How to clean up your online presence before job huntingMonty Majeed
“It takes 20 years to build a reputation and five minutes to ruin it. If you think about that, you'll do things differently.” These words by Warren Buffet ring true especially in today’s time. In this age of social media and digital footprints, your online presence or online reputation is an important part of your personality, especially so for jobseekers. It is no secret that recruiters take a look at your social media profiles and Google you to get an idea of what your capabilities and ideologies are. A survey conducted by ExecuNet found that of 100 recruiters 77 of them used search engines to learn about a candidate and of them 35 percent eliminated a candidate if they found something undesirable online. The survey predicted that the number of job seekers to be prejudged or eliminated due to this “digital dirt” will only increase in the time to come.
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According to yet another survey of recruiters, the top concerns that alert them about a jobseeker are: information on drug or alcohol use (41 percent managers said so), inappropriate photos (40 percent), poor communication skills reflected through online interactions (29 percent), bad-mouthing employees or the employer (28 percent), unprofessional screen names (22 percent) and sharing confidential information about past employers (19 percent). The best way is to prevent and stay away from posting such things in the first place. But to err is only human, so in case you have things to hide or you may have posted things that you don’t want your recruiter seeing, it is time to clean up. So here is how you can clean up your online act and make sure that your potential employers or recruiters see only what you want them to:
Assess the present situation
Before going any further, you need to have a clear picture of where you and the information about you stand now. Sign out from your Google accounts and try searching for your name. Take note of the first few pages of the results that pop up. Try this on various search engines like Bing, Yahoo, Altavista and so on. Make note of things you would rather not pop up with your name.
Remove results you don’t like
Now that you know what all comes up when a person searches for you online, take steps to remove unwanted results. You may be able to explain some of the stuff that does pop up, but what if you never get to reach a stage where the employer is willing to listen to you. So don’t take a chance here, go ahead with removing it. And, it always needn’t be things you posted. It could be trolls, fake accounts, impersonators and so on. Whatever be the case, take measures to tackle it. Google and other search engines have specific processes for you to request that the content be taken down. On Facebook, you can either untag yourself from posts, delete old posts or go to Privacy Settings and chose the Limit Past Post Visibility option. If this doesn’t solve the problem, here is a detailed article on how to fix posts that are not under your control. There are also specific companies like BrandYourself that will help you manage your online reputation at a price.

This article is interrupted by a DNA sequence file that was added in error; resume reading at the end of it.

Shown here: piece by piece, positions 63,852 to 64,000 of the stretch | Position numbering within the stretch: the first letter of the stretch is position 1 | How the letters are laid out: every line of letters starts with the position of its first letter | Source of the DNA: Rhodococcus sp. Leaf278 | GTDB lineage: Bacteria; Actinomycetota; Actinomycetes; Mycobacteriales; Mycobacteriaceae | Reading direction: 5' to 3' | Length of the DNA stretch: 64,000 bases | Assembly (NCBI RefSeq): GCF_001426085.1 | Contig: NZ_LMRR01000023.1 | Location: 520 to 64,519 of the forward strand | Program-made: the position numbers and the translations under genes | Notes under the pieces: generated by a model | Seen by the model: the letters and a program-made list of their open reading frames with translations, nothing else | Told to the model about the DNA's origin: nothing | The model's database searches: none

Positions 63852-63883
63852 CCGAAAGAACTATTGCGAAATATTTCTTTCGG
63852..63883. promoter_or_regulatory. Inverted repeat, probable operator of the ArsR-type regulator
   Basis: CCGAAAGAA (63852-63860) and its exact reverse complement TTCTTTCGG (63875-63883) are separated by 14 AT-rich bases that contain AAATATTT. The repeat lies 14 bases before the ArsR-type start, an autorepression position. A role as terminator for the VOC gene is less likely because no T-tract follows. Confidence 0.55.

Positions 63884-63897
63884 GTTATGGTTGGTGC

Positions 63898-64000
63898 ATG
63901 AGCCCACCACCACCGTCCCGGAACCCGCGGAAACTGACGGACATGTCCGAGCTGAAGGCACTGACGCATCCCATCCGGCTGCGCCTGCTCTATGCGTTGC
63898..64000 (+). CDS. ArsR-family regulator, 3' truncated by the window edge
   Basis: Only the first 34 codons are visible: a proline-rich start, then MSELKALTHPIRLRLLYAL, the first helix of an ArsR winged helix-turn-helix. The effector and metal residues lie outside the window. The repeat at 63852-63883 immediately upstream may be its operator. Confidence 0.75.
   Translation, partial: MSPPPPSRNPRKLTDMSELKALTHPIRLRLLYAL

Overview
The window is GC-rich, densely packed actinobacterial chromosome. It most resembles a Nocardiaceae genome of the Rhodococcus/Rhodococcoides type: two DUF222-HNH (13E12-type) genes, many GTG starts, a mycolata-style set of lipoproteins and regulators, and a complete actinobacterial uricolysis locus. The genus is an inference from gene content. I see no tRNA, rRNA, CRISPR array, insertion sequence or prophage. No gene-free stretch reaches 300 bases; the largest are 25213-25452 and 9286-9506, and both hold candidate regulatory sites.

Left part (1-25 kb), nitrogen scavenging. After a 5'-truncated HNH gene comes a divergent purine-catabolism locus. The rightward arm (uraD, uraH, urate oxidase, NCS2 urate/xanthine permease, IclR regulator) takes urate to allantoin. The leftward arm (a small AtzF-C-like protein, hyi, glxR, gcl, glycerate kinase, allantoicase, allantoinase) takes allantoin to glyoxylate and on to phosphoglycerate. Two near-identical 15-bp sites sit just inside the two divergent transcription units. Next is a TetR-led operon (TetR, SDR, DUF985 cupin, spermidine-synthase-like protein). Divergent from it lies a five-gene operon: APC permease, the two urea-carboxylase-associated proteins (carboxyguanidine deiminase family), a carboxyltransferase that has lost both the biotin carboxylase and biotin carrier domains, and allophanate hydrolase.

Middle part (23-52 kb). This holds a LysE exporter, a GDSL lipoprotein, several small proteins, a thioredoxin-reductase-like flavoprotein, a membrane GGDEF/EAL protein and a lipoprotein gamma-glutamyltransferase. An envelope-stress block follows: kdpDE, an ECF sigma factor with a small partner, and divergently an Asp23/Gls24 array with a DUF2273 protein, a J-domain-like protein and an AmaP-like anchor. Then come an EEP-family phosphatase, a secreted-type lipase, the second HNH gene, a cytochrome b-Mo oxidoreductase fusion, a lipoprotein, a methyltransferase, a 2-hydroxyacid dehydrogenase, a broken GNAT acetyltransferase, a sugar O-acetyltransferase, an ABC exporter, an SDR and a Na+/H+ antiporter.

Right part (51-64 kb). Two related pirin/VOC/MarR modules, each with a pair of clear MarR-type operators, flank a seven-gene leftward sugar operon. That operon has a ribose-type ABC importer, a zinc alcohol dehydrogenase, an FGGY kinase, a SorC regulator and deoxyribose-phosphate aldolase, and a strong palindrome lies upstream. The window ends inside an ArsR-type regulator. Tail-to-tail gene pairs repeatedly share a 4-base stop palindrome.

Create positive content
It is not always enough to take out the negative information; you may need to replace it with positive information as well. This does not mean that you need to build a fake image of yourself. Stay true to who you are and make sure your social media profiles project the same picture. For instance, update your LinkedIn profile with details about your skills, interests, volunteer work, achievements and so on. Update your photograph on all your profiles and remember to stick to the specific kind of picture that each platform warrants. Post on your blog regularly, if you have one. One of the main strategies that reputation managers use is to increase the frequency and amount of positive content to drive out the negative results, if any.
Create a personal website
Every jobseeker needs to have both a resume and a portfolio to show potential employers. What if you can combine both in a personal website? A website looks extremely professional and will create an instant impression on the hirer. In a study conducted by branded.me, 71 percent of those surveyed said that having a personal website was very important in helping build their personal brand. You could also opt for free alternatives like About.me or Flavors.me if you do not have the money to spare.
Watch out for results
Once you have done all you can in your capacity to clean up your digital dirt, wait for how people are finding you and where they click on your website or profile to leave your page. You could use Google Analytics to find this and also get access to many such important social media engagement indicators. Google Alerts is also a handy tool if you want to find out as soon as you are mentioned online. This will help you keep a track on how your name is used and perceived online.
Remember that those recruiters who are looking up for you online have never met you. They are making a decision about whether or not they should meet you and give you a shot. So appear likeable. This does not mean you should fake it all the way. Be truthful and put your best foot forward, and, as mentioned above, the best way is definitely to be careful about what you post online. Understand that anything you post online is never truly private, nor does it completely disappear once you delete it. So those of you who are looking for a job, it is better to clean up your online presence and start a career without having to fall back on dishonest claims.